Often we quote the third patriarch, saying, "Great Way is not difficult. Just avoid picking and choosing." And we often reduce that to something rather bland and trivial, as if it were a matter of saying, "Oh I'll eat whatever I'm served on my plate. I'll eat those lima beans even though I'd rather have asparagus.. But that's not the level of picking and choosing that we're really confronted with. It means that we're told that we have to take packages whole. We can't pick and choose the parts we like and the parts we don't like. It's more like saying, "How do you like Christianity. It's really good but if you want it you're gonna have to take a lot of abusive priests and the Inquisition. Do you want the whole package or not?"
And there's something about our Zen practice that is gonna be like that. It says, just at a very ordinary level: Do you want to practice? Well it's gonna hurt. There's gonna be pain. There's gonna be restlessness, there's gonna be doubt. It's gonna be very long, hard and difficult. It may do wonderful transformative things and it may put you at risk of having to deal with some pretty unsavory characters. Do you want to take the whole package or not?
If any of you are beginning students, this is your chance to get up and leave. Get out while the gettin's good. All these things that we do need to come with clear warning labels. It's not that when we take the whole package we say well, I guess I just have to put up with abusive teachers if I want to get enlightened. That's not the idea at all. We'd better realize that we're gonna have to face the deal with these difficulties along the way.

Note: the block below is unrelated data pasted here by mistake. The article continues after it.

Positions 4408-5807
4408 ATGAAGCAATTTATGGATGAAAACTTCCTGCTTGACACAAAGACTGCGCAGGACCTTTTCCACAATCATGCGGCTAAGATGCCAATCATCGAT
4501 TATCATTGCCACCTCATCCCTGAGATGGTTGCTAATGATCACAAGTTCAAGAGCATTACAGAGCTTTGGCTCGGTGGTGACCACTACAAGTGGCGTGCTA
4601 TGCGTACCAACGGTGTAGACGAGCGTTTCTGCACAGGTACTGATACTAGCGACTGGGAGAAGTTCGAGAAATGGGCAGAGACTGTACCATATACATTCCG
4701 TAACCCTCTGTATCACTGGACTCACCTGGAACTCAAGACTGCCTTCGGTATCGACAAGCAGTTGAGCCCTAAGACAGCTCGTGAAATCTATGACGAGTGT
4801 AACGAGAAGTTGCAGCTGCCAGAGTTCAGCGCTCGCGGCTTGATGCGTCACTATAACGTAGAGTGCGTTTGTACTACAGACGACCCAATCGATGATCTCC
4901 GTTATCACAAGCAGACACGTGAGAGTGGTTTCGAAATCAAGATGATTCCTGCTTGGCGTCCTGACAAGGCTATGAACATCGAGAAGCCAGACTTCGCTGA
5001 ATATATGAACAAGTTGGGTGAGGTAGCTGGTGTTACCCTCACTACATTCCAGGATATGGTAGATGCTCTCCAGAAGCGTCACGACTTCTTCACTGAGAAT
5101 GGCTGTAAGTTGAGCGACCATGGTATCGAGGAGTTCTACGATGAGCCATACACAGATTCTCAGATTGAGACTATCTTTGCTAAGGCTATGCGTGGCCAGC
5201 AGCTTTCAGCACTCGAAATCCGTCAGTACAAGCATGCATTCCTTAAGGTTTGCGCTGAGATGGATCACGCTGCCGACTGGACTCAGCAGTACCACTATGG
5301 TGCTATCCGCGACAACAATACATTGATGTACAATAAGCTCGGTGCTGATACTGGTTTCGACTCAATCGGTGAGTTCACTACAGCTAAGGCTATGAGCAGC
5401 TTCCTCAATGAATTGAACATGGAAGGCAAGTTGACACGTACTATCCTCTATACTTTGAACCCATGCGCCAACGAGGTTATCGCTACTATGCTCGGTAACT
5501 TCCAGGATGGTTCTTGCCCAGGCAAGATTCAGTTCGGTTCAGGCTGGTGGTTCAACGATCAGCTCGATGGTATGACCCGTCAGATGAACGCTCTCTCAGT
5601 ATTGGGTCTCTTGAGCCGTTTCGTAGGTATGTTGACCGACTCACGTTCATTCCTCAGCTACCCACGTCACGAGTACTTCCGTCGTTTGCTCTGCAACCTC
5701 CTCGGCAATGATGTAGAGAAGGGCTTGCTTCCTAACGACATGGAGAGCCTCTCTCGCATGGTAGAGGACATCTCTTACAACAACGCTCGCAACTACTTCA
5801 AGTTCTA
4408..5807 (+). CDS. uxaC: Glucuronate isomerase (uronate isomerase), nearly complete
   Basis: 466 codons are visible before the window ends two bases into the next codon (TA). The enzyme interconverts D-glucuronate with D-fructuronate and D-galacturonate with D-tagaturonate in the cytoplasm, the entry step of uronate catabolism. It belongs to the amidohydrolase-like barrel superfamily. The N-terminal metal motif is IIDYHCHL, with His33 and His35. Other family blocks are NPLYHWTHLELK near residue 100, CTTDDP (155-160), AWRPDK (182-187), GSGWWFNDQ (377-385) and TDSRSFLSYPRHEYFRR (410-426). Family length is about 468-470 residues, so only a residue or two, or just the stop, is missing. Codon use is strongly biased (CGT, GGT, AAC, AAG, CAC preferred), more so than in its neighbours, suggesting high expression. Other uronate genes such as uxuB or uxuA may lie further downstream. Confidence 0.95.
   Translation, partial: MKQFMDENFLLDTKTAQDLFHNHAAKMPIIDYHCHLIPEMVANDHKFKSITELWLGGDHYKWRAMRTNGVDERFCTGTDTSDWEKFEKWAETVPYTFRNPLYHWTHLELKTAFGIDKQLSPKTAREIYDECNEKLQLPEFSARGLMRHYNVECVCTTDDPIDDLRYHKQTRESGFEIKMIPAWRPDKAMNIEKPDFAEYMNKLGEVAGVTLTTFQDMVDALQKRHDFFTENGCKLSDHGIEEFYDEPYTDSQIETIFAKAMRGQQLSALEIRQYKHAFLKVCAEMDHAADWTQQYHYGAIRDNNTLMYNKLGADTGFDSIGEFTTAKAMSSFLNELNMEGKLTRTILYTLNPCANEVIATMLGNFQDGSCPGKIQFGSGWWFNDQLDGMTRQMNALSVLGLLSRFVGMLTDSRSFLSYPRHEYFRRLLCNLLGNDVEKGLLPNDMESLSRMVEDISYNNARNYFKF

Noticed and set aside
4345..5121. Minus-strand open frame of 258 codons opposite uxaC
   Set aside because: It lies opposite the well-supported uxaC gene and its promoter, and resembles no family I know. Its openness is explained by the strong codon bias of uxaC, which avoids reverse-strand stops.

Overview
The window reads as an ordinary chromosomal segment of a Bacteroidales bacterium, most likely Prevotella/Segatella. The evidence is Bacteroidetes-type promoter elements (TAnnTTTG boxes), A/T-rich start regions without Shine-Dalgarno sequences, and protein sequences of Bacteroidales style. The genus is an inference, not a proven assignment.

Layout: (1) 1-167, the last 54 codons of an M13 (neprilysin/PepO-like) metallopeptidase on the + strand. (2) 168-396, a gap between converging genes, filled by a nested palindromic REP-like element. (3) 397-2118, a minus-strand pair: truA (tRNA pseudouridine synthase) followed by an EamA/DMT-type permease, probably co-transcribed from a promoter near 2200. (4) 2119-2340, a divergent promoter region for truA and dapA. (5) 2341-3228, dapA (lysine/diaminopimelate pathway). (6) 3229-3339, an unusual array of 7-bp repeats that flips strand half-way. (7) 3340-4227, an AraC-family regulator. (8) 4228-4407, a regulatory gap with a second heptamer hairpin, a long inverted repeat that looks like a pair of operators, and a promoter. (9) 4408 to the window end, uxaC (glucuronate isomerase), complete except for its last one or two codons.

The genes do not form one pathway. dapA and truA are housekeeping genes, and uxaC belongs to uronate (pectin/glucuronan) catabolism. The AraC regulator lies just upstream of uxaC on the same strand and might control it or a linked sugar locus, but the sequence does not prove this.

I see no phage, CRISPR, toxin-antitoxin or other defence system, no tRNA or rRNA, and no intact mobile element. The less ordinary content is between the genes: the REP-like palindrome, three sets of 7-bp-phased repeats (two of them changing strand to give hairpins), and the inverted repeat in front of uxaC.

Our own minds should come with this warning label that says: This organism is subject to unreflective idealization and transcendental fantasy. Beware.
So much of what happens in practice that makes people liable to abuse is this fantasy which I call the myth of the perfect master. The fantasy that out there there is someone who has transcended all of the problems, attachments, delusions, desires, suffering that have played in our lives. And that we have transcendent fantasies of our own, curative fantasies. That one way or another this practice is going to turn us into something more than human. But there's an old saying that those who try to become more than human end up as monsters. I think it's very important that we learn the lessons of history, not to debunk this practice, or disparage people who have difficulty and have lapses along the way. It's not a matter of condemning the black sheep and thinking well now we've gotten rid of that bad apple, now everything's gonna be fine.
It's like Pogo said, "We've met the enemy and he is us." We have to acknowledge in ourselves the desires for transcendence, the out-of-control idealizations that put us at risk. This practice can give us a wonderful appreciation of our life just as it is. But that life is difficult, complicated. If we're going to appreciate it we're going to have to be honest and realistic about what life is and who we are and what we think practice does and who we think our teachers are.